I dread going back to class. Almost everybody saw what I did, and those who didn’t have probably heard about it by now. Everyone who watches me as I walk into sixth-period social studies twenty minutes late knows where I’ve been. The only two whose eyes don’t follow me from the door to my seat are my teacher, Mrs. Pitts, and Scott, who probably feels bad for not sticking up for me at lunch. Scott can be weird like that. He’s another drummer in band, and he talks to me during rehearsal, but not so much anywhere else. It’s like he crawls inside himself whenever there’s a lot of people around. That’s okay with me, but I wish sometimes he made it clear whether or not he actually wants to be my friend outside of band. Danny makes a face at me as I take my seat, but I look away. I don’t have anything against blond hair, but I suddenly hate that color every time I see his tangled little bowl haircut. The rest of the period passes slowly. I spend most of it reminding myself that I don’t have any other classes with Danny until band at the end of the day. I look at Mrs. Pitts’s poster that says No one can make you feel inferior without your consent. I can’t help thinking that I do a pretty good job of making myself feel inferior without anyone else’s help.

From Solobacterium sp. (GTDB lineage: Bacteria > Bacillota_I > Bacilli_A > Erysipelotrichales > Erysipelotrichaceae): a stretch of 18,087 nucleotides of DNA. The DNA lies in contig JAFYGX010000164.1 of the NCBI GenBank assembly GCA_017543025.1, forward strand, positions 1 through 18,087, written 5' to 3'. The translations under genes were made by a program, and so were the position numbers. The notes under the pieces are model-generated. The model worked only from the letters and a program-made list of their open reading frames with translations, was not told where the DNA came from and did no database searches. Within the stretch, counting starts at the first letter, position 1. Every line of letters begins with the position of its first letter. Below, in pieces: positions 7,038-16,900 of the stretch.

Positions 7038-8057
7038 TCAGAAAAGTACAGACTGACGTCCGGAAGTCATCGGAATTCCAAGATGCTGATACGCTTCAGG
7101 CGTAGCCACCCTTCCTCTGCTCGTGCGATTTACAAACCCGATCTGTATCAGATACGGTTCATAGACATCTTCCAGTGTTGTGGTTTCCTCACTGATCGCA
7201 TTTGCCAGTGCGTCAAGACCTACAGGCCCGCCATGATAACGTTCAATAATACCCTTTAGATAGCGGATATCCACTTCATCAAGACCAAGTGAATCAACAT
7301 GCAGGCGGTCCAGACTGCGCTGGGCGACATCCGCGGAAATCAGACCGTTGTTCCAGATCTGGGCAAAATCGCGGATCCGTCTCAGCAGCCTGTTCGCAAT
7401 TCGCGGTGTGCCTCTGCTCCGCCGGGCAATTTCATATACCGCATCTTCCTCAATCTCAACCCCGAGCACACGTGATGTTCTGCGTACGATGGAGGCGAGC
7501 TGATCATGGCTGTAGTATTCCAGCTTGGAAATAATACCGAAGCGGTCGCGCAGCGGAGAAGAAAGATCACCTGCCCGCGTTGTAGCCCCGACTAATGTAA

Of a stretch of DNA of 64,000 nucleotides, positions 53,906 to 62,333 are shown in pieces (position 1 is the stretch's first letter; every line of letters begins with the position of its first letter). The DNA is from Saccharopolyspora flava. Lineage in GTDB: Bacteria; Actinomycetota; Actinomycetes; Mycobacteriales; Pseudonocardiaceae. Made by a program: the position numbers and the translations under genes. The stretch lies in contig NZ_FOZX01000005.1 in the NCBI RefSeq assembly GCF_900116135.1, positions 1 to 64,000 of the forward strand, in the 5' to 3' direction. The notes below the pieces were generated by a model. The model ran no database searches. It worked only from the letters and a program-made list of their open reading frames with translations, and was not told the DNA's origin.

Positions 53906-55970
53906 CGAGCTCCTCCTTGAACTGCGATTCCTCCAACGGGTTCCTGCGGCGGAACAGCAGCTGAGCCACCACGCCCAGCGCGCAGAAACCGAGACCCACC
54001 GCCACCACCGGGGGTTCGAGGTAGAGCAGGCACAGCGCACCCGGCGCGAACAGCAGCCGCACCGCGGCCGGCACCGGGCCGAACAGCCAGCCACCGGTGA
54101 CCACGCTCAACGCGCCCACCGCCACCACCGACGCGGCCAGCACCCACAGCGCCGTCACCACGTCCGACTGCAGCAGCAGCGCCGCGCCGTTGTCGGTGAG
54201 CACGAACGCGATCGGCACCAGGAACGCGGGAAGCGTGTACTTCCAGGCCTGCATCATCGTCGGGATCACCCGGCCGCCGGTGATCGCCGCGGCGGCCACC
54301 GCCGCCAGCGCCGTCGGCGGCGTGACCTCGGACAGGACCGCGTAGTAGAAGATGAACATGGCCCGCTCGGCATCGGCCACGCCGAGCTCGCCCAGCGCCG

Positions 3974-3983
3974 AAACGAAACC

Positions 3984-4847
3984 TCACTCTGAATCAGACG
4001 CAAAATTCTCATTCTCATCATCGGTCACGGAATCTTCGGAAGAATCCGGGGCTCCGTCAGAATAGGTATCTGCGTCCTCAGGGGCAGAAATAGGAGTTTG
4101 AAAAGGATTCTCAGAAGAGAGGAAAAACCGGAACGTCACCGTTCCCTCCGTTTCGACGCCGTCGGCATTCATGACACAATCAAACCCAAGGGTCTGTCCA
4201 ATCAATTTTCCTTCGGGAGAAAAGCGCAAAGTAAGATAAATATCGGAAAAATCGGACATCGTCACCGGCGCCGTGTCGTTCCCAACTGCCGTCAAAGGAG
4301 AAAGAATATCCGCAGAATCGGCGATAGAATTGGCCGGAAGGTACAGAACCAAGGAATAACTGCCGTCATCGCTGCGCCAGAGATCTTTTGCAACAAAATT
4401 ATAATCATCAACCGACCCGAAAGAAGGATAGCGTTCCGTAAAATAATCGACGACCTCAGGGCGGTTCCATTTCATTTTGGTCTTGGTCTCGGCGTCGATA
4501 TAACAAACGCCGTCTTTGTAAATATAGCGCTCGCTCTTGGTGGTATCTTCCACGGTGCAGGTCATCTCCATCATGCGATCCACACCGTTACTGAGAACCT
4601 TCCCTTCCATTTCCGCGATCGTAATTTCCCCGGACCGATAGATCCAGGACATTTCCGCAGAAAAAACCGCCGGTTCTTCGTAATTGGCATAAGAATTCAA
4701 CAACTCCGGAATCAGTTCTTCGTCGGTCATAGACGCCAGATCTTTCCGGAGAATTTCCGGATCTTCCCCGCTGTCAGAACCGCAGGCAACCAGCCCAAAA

Later that day, I’m walking home with Kristen, who seems to be the only person I can stand this week. She’s been my best friend ever since first grade, and even though I’m not sure she’s thought of me as her best friend since elementary school, she’s still cool and fun to walk home with. We’re crossing the big, noisy bridge over the Eisenhower Expressway when Kristen says, “I still can’t believe you hit Danny with a mallet.” I look past the guardrail at the cars speeding underneath the bridge, passing through the town of Eastmont, and heading toward the skyline of Chicago in the distance. “He hits people all the time. Why is it such a big deal when someone hits back?” “Probably because he was screaming like a little girl!” Kristen lets out a big laugh. I’m not proud of hitting Danny, but it’s nice to know someone appreciated it. “Yeah, well, I’m totally grounded for it,” I say. “As soon as my parents get home and hear Dr. Pullman’s message, I’ll be imprisoned in my room for the rest of my life.” Kristen sighs. “What about my pool party? They’ll let you out for that, right?” I shrug. “It’s not for another two months, so my dad should be cooled down by then.” “You’ve been there every year since first grade, Sam! You have to come.” “I’ll be there. My dad can’t stay mad forever.” Kristen looks at the ground as we walk side by side. “You didn’t need to hit him.” “I know.” “Nobody cares what Danny says.” “Then why were they all laughing?” And why were you laughing with them? I think but can’t bring myself to say aloud. Even Kristen, one of the smartest people I know, doesn’t have an answer for that. I don’t think anybody does. She’s not shy like Scott, and she’s known me much longer. She could have stood up for me. We’re well past the bridge over the Eisenhower Expressway and walking by Silverlight Jewelers. I look in the window at glowing necklaces and bracelets, imagining the price tags. Later we’re passing numerous houses and trees when we hear the sounds of beating and banging. They fill my ears as we approach a familiar brown house at the end of a long block. The sounds are like candy. I can’t explain it without that headphone jack—how else can you describe sounds so amazing they give you chills just thinking about them? “I hate walking by Pete Taylor’s house,” Kristen says. “It’s so obnoxious.” “I think it’s awesome,” I say. “Is it true that Pete has two full drum sets?” “Why would I know? I can’t think of anything more boring.” I listen to the clashing sounds of snares and cymbals bleeding through the basement windows. “I wish I could take private lessons.” “Why?” “I like drums. Scott says he’s the best teacher in town.” Kristen gives me a weird look. As cool as she is, she can certainly act just like everyone else sometimes. Is it really that weird for a girl to play drums? “Why don’t you just ring the doorbell and ask Pete to give you lessons?” she asks. “My parents wouldn’t pay for it,” I say. “Did you know he charges thirty dollars for a half hour?” “How’d you find that out?” “I called his house once, pretending to be my mom. Pete gave me the cold shoulder, saying he’s overbooked already. No room to take on a new student.” Kristen opens her mouth to say something else but stops short. “Sorry.” I shrug as we keep walking, the perfect blend of rhythmic craziness disappearing behind us. We don’t talk much for the rest of the way home. Kristen spends most of it playing with her hair—she’s letting it grow long this year. It’s a much brighter shade of brown than mine, which is so dark it almost looks black. I’ve tried to let it grow out, but it doesn’t seem to want to go past my jaw. Suddenly, I say, “Do you think what Danny said was funny?” Kristen stops walking and turns toward me. “I don’t think anything that idiot says is funny. Anyone that thinks he’s funny is a moron.” I want to say thanks, but I can’t get the image of her laughing out of my head.